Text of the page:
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Former Apple CEO launches affordable Obi smartphones

In October, India will get two more budget smartphones: the Obi SF1 and the SJ1.5. This itself isn't news -- cheap smartphones have been flooding the market for the last few months.

gadgets Updated: Aug 28, 2015 16:55 IST
Pranav Dixit
The Obi Worldphones SF1 and the SJ1.5 cost $199 and $129 respectively -- well under Rs. 15,000 in India.
The Obi Worldphones SF1 and the SJ1.5 cost $199 and $129 respectively -- well under Rs. 15,000 in India.

In October, India will get two more budget smartphones: the Obi SF1 and the SJ1.5. This itself isn't news -- cheap smartphones have been flooding the market for the last few months. But the Obi phones were made by former Apple CEO John Sculley -- infamous for presiding over the ouster of Steve Jobs 30 years ago.

The Obi Worldphone, a brand new mobile company, is Sculley's latest venture after he co-founded Misfit Wearables, which makes fitness trackers and sleep monitors among other things. Like most brands that make budget phones, Obi targets the billion plus people in developing markets -- Vietnam, Indonesia, Thailand, the UAE, Saudi Arabia, Kenya, Nigeria, Tanzania, South Africa, Pakistan, Turkey and India.

The Obi Worldphones SF1 and the SJ1.5 cost $199 and $129 respectively -- well under Rs. 15,000 in India -- but that's not their USP. "Our differentiation is no-compromise, beautiful design," said Sculley to The Verge. Both phones were designed by Ammunition, the San Francisco design firm that also designed the iconic Beats headphones.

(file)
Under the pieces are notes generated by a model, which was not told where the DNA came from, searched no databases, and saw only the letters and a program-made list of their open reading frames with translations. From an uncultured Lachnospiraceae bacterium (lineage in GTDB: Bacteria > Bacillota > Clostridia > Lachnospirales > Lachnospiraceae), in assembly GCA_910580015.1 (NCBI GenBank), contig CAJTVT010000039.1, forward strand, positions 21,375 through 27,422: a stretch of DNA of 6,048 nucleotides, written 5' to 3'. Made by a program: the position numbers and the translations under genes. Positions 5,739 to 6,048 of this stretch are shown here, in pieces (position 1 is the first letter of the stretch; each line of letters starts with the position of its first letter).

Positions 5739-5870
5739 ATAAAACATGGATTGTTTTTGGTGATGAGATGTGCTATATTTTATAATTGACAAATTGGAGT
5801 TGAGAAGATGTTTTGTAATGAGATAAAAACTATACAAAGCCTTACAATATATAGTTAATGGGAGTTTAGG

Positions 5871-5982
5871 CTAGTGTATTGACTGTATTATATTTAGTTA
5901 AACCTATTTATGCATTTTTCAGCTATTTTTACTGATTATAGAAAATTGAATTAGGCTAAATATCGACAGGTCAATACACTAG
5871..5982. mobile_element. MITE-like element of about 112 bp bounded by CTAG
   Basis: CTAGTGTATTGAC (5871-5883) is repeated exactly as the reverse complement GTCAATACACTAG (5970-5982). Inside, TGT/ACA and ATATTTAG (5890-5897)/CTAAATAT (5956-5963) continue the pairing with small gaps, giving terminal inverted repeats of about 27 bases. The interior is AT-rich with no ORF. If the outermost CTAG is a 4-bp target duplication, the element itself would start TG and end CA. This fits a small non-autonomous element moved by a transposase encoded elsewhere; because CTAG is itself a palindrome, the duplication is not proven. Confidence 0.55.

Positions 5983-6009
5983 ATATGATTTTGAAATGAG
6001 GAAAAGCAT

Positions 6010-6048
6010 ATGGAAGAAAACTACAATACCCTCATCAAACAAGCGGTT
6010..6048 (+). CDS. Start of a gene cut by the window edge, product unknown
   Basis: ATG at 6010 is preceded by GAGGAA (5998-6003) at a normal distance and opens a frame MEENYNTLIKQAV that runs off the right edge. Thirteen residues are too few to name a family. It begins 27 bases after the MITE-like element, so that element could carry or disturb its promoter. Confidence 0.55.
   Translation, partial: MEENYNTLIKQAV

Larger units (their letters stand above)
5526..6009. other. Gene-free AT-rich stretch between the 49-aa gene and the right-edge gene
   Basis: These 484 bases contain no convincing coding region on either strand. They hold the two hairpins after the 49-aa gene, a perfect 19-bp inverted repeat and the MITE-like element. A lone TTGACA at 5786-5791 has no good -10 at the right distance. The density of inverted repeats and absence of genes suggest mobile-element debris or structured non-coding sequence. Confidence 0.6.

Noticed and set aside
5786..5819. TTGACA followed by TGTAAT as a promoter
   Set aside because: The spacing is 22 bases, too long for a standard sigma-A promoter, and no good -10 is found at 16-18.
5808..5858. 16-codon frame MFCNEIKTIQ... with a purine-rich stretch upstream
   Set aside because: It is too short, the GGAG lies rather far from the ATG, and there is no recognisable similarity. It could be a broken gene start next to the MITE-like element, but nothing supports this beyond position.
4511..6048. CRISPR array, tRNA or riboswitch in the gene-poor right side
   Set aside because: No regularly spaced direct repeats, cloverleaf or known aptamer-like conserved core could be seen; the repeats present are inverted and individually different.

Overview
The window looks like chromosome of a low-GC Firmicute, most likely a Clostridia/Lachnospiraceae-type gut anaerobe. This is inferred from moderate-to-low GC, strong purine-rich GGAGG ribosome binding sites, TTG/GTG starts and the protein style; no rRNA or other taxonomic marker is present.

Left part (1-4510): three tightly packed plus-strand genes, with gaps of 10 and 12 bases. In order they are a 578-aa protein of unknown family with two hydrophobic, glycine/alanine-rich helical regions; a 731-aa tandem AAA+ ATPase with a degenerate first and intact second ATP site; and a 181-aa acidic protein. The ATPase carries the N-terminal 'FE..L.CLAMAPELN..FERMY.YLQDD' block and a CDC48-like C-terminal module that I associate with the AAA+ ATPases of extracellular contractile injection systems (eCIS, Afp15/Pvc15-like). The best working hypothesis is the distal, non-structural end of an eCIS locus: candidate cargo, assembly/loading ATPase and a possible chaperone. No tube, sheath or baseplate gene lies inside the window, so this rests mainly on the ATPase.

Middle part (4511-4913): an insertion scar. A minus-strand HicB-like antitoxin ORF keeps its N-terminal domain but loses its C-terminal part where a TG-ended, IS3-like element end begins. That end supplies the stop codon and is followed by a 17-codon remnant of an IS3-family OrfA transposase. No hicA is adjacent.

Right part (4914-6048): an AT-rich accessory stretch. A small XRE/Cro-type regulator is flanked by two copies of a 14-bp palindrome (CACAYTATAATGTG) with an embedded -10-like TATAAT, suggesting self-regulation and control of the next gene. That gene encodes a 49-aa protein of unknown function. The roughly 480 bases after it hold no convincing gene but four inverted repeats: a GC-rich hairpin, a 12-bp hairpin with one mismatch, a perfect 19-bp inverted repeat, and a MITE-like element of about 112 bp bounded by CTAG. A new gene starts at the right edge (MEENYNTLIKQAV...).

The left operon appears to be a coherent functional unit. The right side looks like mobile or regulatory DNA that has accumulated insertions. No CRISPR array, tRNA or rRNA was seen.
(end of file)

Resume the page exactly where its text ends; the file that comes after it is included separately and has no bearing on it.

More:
As a result, both phones look, well, cool. "Looks like the iPhone 6 and Nokia Lumia 925 had a baby," says one commenter on Engadget.

The guts aren't too different from other budget phones -- your run-of-the-mill MediTek and Qualcomm processors, Corning Gorilla glass, the works, 5-inch screens, the works -- but the phones themselves are bright and colourful, their bodies covered with an anti-fingerprint coating.

They come with 2 or 3 GB RAM and 16 and 32 GB of internal storage (expandable via microSD). More importantly, they also support dual-SIM cards.

Will they take off? The smartphone market in India is so crowded that it's anyone's guess at this point. And for a company hoping to crack the developing market, the Rs. 15,000 price-point is still too expensive.

Obi hopes to be in more than 50 countries by 2017.